Education secretary Gavin Williamson has been warned he could face legal action from teachers after fresh Covid test-and-trace failures left schools unable to check if pupils have got the virus.

The teaching union NASUWT has written to Williamson to state it could sue over a breach of a duty of care and personal injury to staff caused by the reopening of schools without proper safeguards.

And in a separate letter to schools minister Nick Gibb, the union’s general secretary Patrick Roach has revealed that a dedicated testing centre for schools in Salford has had to turn away requests because of a surge in demand.

The letter, seen by HuffPost UK, states that “the number of symptomatic pupils and staff has increased to such levels that the testing site has been unable to cope with demand and has stopped taking referrals from schools”.

The union also said that in Bury, Greater Manchester, some 600 pupils are now self-isolating but testing was being overwhelmed.

Roach said that the reopening “risk assessments” that all schools were advised to carry out by the government depended on a functioning test and trace system that was currently lacking.

One source with knowledge of the test and trace system in Greater Manchester said that the delays in test turnarounds risked undermining the entire system of year group “bubbles” of up to 300 children, where pupils are expected to self-isolate if one of their number tests positive. 

Education Secretary Gavin Williamson could be sued by teaching union NASUWT over a breach of a duty of care.

“Under the current guidance, a pupil could be sent home with symptoms today, not be able to get a test until Friday and then wait another few days for the results,” they said.

“Bubbles and contacts are not being isolated until the positive result is confirmed, which means that potentially, many unidentified confirmed cases remain in circulation, increasing the risks to teachers and their pupils, and, of course, the wider community.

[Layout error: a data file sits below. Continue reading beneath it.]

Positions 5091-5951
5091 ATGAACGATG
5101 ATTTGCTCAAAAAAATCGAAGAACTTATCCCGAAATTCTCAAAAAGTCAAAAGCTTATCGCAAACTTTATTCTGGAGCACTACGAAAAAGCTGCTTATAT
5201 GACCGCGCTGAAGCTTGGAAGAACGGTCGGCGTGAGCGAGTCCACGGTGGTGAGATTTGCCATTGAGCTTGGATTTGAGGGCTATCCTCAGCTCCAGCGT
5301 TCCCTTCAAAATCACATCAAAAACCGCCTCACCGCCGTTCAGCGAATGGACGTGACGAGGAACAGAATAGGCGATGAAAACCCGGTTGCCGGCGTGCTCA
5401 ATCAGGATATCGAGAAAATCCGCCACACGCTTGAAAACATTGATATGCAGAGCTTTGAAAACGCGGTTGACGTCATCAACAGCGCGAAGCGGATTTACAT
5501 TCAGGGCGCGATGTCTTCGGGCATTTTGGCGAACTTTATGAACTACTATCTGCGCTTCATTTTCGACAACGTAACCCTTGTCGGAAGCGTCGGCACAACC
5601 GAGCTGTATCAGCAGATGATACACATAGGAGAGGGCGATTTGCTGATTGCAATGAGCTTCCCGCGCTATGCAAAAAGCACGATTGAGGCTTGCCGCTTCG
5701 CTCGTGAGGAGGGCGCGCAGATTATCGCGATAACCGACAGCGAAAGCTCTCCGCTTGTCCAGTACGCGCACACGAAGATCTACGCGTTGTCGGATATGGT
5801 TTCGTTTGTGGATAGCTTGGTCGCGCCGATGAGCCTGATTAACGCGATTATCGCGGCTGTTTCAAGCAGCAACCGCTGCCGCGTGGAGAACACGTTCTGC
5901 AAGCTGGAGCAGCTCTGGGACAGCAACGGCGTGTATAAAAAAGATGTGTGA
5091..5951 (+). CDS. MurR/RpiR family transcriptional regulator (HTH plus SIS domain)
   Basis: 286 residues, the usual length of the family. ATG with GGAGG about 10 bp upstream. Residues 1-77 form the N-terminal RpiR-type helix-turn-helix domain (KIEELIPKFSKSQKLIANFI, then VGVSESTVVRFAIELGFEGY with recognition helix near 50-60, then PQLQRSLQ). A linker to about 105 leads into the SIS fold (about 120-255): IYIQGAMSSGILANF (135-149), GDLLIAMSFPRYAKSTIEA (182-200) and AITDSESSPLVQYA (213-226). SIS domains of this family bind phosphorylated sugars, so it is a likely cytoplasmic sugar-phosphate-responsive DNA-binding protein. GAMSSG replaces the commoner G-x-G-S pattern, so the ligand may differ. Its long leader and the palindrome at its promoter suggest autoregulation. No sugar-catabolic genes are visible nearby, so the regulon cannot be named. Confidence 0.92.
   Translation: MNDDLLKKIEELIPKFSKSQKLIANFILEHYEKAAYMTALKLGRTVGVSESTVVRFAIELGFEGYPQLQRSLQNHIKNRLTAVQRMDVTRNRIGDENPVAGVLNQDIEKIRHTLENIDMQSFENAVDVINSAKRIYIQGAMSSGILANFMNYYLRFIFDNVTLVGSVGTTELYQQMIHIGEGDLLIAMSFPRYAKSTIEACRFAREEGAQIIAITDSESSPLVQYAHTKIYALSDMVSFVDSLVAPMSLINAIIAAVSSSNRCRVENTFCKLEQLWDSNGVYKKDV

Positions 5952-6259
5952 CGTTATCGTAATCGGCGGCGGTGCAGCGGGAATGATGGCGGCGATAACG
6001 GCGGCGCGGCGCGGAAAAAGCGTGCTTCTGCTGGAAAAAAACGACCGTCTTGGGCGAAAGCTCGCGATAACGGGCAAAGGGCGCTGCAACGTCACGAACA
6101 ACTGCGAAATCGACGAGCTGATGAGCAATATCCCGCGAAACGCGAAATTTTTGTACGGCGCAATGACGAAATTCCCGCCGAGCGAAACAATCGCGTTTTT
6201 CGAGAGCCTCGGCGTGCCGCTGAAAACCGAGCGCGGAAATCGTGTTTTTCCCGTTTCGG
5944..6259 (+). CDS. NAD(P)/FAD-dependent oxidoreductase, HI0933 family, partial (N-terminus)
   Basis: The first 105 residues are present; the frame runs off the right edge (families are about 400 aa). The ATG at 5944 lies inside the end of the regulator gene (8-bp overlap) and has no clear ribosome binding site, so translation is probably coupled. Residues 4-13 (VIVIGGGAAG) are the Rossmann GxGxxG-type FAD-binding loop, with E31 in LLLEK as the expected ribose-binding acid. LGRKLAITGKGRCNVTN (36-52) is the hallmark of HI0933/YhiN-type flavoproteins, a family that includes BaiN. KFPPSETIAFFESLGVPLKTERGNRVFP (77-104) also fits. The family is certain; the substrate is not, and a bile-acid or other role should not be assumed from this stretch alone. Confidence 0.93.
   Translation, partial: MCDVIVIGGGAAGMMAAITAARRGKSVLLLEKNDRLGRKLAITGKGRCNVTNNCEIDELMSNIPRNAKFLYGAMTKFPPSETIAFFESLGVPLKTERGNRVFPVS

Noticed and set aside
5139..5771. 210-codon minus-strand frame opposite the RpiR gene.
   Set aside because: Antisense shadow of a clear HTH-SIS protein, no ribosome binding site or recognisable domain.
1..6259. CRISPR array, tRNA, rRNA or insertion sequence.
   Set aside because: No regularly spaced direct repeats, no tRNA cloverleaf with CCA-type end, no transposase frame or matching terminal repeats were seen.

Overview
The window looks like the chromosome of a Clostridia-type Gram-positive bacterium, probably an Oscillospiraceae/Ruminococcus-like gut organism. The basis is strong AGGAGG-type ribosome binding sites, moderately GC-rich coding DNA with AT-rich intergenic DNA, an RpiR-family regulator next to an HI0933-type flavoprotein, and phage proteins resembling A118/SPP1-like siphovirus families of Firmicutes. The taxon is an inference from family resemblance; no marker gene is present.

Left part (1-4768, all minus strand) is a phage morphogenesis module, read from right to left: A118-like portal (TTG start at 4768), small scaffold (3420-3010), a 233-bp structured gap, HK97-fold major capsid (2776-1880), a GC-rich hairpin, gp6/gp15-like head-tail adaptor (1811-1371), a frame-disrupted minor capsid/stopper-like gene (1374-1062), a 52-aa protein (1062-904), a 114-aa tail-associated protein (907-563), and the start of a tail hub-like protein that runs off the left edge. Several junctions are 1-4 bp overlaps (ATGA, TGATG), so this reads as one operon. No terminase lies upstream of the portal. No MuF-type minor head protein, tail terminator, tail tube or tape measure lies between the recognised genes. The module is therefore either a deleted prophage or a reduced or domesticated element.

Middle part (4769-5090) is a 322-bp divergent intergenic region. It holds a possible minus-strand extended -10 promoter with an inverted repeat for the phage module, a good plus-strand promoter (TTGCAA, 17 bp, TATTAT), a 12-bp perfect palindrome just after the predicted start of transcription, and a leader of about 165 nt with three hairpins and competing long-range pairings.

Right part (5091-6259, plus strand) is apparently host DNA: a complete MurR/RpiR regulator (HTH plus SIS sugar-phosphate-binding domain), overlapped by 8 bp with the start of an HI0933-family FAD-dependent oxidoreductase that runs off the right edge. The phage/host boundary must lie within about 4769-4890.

“Even if a school follows the guidance and send symptomatic pupils and staff home, they cannot implement the next stage of their risk assessment without swift testing.”

In his letter, Roach said the union had “numerous examples” of problems with testing and schools operating blind when pupils were sent home with symptoms.

He told Williamson that the union was “expressly reserving our members’ legal rights” in the case of a claim for breach of duty of care or personal injury due to foreseeable risks from reopening schools.

Some schools have closed their doors days after reopening this term, while others have told year groups to self-isolate for two weeks following confirmed cases.

Figures from the Department for Education (DfE) showed that around 92% of state schools were fully open on Thursday last week, and approximately 88% of students were back in class on the same day.

But the NASUWT said the DfE had been “unable to provide any evidence on the effectiveness of the risk control measures recommended in your guidance to schools.”

The union also released an online snapshot poll of its 900 members conducted over the past two weeks, suggesting that nearly a third (31%) do not have access to soap and water for themselves and their pupils.

It found that just 18% had hand sanitiser in every classroom and only a quarter had one-way systems or staggered start times for pupils.

The majority (55%) of teachers said they did not believe the Covid-19 safety measures introduced by their school were “sufficient and effective”.

The letter adds: “We also seek confirmation from you that you have obtained assurances that the implementation by schools of your decisions on the reopening of schools are not in breach of schools’ legal obligations relating to health and safety, employment or equalities.

“Therefore, the NASUWT is putting the Government on notice by expressly reserving our members’ legal rights in the context of a tortious claim for breach of duty of care and personal injury due to foreseeable risk, and any other legal recourse available.”

In the letter, Dr Roach insisted: “For the avoidance of doubt, the NASUWT is and remains committed to ensuring that schools remain open safely.”

A DfE spokesperson said: “Schools have implemented a range of protective measures, based on the Public Health England endorsed ‘system of controls’, which create an inherently safer system to minimise the risks of transmission.

“This includes reducing mixing and distancing where possible, including by staggering break and lunch times, as well as increasing the frequency of cleaning and handwashing.

“Figures show that on September 10 99.9% of state-funded schools were open to pupils, and we will continue to work closely with schools to ensure all appropriate steps are taken to keep pupils and staff safe.”

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